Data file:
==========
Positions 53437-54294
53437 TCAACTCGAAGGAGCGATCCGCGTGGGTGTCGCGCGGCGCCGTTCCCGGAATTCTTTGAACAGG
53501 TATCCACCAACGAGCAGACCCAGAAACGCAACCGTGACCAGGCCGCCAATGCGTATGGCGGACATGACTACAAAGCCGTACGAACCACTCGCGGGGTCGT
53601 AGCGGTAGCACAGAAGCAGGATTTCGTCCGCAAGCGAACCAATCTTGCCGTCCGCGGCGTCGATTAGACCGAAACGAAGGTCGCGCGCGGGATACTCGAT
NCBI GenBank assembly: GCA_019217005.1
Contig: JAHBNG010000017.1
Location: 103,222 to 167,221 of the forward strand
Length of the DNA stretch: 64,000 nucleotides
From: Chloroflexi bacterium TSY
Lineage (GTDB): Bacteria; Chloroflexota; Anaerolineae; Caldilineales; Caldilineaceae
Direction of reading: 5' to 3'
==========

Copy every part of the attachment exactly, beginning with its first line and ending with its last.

Positions 53437-54294
53437 TCAACTCGAAGGAGCGATCCGCGTGGGTGTCGCGCGGCGCCGTTCCCGGAATTCTTTGAACAGG
53501 TATCCACCAACGAGCAGACCCAGAAACGCAACCGTGACCAGGCCGCCAATGCGTATGGCGGACATGACTACAAAGCCGTACGAACCACTCGCGGGGTCGT
53601 AGCGGTAGCACAGAAGCAGGATTTCGTCCGCAAGCGAACCAATCTTGCCGTCCGCGGCGTCGATTAGACCGAAACGAAGGTCGCGCGCGGGATACTCGAT
NCBI GenBank assembly: GCA_019217005.1
Contig: JAHBNG010000017.1
Location: 103,222 to 167,221 of the forward strand
Length of the DNA stretch: 64,000 nucleotides
From: Chloroflexi bacterium TSY
Lineage (GTDB): Bacteria; Chloroflexota; Anaerolineae; Caldilineales; Caldilineaceae
Direction of reading: 5' to 3'